Without a doubt, the must-read piece of the day belongs once again to Tom Spurgeon, whose interview with Mark Waid is just downright amazing – and features revelations like this:
I was actually offered this job about four or five years ago at DC. Dan for a while wanted to move on to a different part of the company. He invited me to take the job, and I went up there and had serious negotiations. We talked about it. Unfortunately, it fell through on some counts that had nothing to do with me. For that week I thought that was the next step of my career? Tom, I felt ten feet tall every day. I really felt like, “Man, this is it. I’ve been watching the Yankees since I was six and I’m finally on the mound, pitching.” Not because I felt, “Everything is broke and I have to fix it.” Or “Oh boy, I get to play with all of these fabulous toys.” It wasn’t quite that simple. It was more of a sense of having gotten to a point where I’m almost as good a teacher as I am a writer. I yearn to be able to work with younger creators and pass along what I know. That doesn’t mean I have all the right answers, and doesn’t mean I’m necessarily going to teach the right things. I’m going to be wrong in a lot of my philosophy, too. That’s just the way it is. I enjoy that part of the job. I would have enjoyed the idea of sitting down with that stable of characters and that stable of writers and having a meaningful dialogue about here’s what I think you’re trying to do, and here’s how I might be able to help you accomplish that. I think I have enough experience under my belt that you can take my suggestions seriously.
Dick Giordano was a hero to me. When I was an editor at DC, I worked directly under Dick. Man, he just defined the whole job for me. You hire the right people, advise and consent from the sidelines but basically try to stay out of their way as much as you can.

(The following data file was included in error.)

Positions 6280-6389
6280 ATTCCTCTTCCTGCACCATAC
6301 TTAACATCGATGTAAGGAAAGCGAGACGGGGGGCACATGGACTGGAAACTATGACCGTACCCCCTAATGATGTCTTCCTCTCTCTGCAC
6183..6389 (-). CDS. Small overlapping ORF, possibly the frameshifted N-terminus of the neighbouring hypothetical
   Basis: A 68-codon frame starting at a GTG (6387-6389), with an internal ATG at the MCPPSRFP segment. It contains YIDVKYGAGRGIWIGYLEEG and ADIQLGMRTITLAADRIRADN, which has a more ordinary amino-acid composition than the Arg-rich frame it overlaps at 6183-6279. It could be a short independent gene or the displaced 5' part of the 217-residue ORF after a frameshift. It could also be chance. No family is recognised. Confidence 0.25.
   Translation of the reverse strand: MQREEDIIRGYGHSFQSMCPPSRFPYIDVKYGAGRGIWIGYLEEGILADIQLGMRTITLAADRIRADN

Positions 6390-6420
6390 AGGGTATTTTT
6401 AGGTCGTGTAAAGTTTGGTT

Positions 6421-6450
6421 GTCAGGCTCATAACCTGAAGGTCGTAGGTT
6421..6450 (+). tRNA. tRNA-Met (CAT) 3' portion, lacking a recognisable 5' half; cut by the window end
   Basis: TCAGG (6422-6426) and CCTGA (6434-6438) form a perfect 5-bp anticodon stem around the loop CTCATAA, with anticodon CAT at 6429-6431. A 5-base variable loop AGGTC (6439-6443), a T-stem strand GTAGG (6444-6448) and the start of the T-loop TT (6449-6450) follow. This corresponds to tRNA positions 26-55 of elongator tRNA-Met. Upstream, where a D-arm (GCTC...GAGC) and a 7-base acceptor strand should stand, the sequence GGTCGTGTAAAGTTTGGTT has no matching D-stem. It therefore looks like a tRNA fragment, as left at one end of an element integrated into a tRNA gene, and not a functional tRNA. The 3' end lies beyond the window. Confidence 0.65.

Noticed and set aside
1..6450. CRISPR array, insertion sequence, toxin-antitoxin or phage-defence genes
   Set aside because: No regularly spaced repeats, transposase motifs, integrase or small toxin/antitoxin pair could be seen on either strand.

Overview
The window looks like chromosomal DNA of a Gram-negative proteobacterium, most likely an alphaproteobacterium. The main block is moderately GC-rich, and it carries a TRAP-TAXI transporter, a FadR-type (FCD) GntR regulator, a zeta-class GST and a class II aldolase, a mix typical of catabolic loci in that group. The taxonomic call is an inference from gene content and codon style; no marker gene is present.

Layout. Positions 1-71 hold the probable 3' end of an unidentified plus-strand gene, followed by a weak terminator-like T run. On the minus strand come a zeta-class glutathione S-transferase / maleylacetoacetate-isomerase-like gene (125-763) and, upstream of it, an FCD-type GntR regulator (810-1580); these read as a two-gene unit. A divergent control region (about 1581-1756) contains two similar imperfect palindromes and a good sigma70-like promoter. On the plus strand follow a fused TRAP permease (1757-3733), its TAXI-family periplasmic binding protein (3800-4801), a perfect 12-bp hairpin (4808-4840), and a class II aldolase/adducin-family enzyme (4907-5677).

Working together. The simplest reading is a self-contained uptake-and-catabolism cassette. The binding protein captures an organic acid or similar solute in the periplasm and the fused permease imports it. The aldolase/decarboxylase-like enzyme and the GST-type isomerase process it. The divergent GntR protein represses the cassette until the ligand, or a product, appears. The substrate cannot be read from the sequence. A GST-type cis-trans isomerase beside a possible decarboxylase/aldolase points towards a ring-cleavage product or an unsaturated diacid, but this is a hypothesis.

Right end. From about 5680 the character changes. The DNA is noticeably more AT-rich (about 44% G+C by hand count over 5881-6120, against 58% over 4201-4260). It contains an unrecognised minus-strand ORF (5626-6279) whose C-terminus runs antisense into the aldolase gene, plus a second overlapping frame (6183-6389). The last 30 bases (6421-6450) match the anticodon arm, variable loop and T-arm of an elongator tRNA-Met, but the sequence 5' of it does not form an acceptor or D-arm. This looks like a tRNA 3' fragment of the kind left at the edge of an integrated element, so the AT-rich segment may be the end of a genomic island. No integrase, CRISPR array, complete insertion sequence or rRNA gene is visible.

Elsewhere, Waid says “My career at DC, about two or three years ago, ended when I was blackballed and forcibly ejected from the place. I’m not saying that out of any sort of bitterness or anger. It’s just a fact.” As a Mark Waid fan and a DC fan, the combination of those two quotes is almost impossibly heartbreaking for me; not only do I consider Waid to be a great writer – and, perhaps equally importantly, a smart writer – but his DC work has always been in tune with my idea of what DC “is,” if that makes sense. As fans, we all have our irrational biases and beliefs about characters and companies and the like; mine is that, despite how genuinely, surprisingly, wonderful Daredevil is, Waid “belongs” at DC. Reading that his career is over there is just sad. Knowing that we missed out on a DCU more infused with Waid’s sensibilities and love of the characters is going to be one of the great “If Only”s of comics for me. I thought Boom! under his tenure of Editor-in-Chief put out some really good, interesting projects, and my mind reels at the idea of what a Waid-led DC with the talent-base of DC five years ago – Morrison, Johns, Simone, Rucka, etc. – could’ve come up with.
All of which is me spinning off of two brief moments in a long interview about many other topics. You should definitely go check it out.